More than maddening - it's a pain in the ass, really. Logically, the best way to focus on getting one's own story together is to focus small and not be distracted by Bigger Things. Taoism has always told me that one of the joys of enlightenment is knowing what is and what is not in our control. Or as my friend Tomasz always used to tell me: "the universe takes care of itself". (and I think the universe is doing a pretty crap job right now and needs to go sit in a corner, but that's me.)
I spend time, for instance, amazed by the stars - keeping up on news from space.com, from the Cassini mission and any up-to-date documentary I can find. Not only are the fx amazing, but it's one of the reasons I am a sci fi fan in general and a Star Trek fan in particular - sometimes things and events bigger than human existence should not be ignored.
But does space, beyond the annual will-the-meteor-hit-us-this-time, really matter in my life? Is it worth focusing on when there's so much more closer to home? The same question goes for world politics vs. local politics: the world is, for the most part, a heinous, out-of-control place. Western civilization seems to be an experiment gone bad quickly. If a meteor did finally succeed in wiping out most of the world, I am convinced any remaining humans would make pretty much the same decisions.
Again, should I focus on these matters? Should I keep a wary eye on all the signs and portents that appear to convince me in what direction my country is heading? Or should I be more regional: a staunch Southerner with all the folderol that contains, or a Floridian? (my ecologic and sustainable life certainly has concerns here) Maybe I should concentrate on being a citizen of Tampa Bay buried in its struggles from a lack of urban planning? Shall I just focus on the suburban streets that surround me or the neighbors I do not know?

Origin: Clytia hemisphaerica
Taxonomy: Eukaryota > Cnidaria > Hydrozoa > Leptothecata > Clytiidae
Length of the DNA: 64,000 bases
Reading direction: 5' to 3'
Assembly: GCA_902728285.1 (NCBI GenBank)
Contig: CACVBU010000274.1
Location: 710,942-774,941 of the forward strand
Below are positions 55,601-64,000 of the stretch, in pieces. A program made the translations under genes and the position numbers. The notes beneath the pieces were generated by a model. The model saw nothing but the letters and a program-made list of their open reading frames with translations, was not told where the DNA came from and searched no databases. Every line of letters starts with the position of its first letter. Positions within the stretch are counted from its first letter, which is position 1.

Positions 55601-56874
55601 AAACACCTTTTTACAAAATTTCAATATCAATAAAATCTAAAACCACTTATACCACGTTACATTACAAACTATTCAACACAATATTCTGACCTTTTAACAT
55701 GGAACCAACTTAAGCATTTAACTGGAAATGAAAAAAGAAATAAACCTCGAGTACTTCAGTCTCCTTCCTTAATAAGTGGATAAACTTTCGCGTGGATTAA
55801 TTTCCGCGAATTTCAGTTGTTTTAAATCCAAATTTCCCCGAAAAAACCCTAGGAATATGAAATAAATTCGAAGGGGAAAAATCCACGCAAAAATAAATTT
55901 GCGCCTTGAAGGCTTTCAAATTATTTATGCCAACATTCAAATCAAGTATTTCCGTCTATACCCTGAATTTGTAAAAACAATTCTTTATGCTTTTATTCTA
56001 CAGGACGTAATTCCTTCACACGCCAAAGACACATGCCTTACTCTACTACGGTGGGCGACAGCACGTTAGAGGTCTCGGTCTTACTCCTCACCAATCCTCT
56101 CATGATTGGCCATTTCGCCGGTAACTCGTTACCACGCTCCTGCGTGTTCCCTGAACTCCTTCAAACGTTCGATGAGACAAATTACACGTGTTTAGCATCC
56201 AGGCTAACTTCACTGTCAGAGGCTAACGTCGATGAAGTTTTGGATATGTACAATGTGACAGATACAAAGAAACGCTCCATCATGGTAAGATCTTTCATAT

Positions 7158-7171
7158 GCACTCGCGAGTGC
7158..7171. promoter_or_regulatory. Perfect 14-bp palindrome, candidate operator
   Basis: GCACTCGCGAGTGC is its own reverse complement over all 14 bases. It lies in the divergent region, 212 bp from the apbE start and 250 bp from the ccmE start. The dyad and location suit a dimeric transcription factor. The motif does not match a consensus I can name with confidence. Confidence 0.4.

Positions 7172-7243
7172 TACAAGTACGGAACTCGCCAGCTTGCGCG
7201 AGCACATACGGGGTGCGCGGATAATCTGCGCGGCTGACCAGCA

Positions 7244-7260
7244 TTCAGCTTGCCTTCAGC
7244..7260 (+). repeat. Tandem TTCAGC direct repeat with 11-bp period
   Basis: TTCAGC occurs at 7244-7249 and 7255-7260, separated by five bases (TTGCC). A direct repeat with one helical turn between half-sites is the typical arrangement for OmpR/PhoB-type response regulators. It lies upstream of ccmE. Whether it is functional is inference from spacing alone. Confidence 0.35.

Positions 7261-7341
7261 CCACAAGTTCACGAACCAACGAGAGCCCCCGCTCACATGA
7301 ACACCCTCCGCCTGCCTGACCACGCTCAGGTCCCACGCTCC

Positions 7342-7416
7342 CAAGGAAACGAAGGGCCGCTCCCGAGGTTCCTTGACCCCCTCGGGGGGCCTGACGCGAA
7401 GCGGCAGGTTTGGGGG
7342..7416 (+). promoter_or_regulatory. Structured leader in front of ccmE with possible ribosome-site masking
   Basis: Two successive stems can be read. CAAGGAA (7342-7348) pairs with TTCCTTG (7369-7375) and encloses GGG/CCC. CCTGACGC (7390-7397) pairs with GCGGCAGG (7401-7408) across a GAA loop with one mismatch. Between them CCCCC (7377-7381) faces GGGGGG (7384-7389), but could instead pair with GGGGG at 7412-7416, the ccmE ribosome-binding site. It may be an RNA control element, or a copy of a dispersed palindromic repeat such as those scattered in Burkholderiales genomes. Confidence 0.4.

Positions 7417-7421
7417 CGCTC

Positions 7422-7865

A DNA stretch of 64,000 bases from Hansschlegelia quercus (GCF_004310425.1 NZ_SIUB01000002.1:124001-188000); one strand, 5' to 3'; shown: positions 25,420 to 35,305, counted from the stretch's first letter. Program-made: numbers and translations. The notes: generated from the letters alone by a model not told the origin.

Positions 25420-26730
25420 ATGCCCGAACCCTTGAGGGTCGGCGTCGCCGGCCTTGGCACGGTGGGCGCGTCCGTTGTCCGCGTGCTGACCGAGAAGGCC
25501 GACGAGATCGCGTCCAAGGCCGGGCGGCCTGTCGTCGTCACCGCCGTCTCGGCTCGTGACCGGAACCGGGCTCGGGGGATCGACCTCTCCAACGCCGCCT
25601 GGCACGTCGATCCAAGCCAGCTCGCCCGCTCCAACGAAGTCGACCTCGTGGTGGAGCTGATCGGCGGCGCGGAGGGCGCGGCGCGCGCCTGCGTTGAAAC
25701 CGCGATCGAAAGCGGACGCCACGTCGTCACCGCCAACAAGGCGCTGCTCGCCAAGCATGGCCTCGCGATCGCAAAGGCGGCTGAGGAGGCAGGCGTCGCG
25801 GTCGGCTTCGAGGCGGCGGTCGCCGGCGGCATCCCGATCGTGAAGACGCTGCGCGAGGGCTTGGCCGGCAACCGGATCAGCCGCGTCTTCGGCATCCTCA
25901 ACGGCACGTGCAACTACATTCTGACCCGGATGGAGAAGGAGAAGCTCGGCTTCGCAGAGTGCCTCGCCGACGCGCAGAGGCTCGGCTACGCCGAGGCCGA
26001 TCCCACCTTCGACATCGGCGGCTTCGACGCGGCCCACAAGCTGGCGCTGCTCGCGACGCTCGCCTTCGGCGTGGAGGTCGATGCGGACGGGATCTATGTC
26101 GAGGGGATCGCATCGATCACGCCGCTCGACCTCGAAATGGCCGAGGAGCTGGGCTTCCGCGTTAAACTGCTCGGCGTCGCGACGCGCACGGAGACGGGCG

Again, it's maddening. And how does any of this outside focus leave me time to deal with a myriad of dancing, whirling personal issues? Naval-gazing has always, to me, seemed the very limit of hubris. There's too much to do, too many ways to be of use. Besides, I have money to make, music to download, books to read, film to watch, dogs to feed, old parents to check up on, friends to have coffee or bourbon with, and the small matter of maintaining some manner of human touch.
Everything from John Irving novels to Mad Men's Don Draper has taught me to keep moving forward. As soon as you stop to analyze the wreckage of today, you'll be cheated out of tomorrow. The storyboard of my life needs to flow like a river: not too fast so that I can barely do more than wave at the folks standing on the shore watching; not too slow as to keep catches glimpses of my own reflection in the water.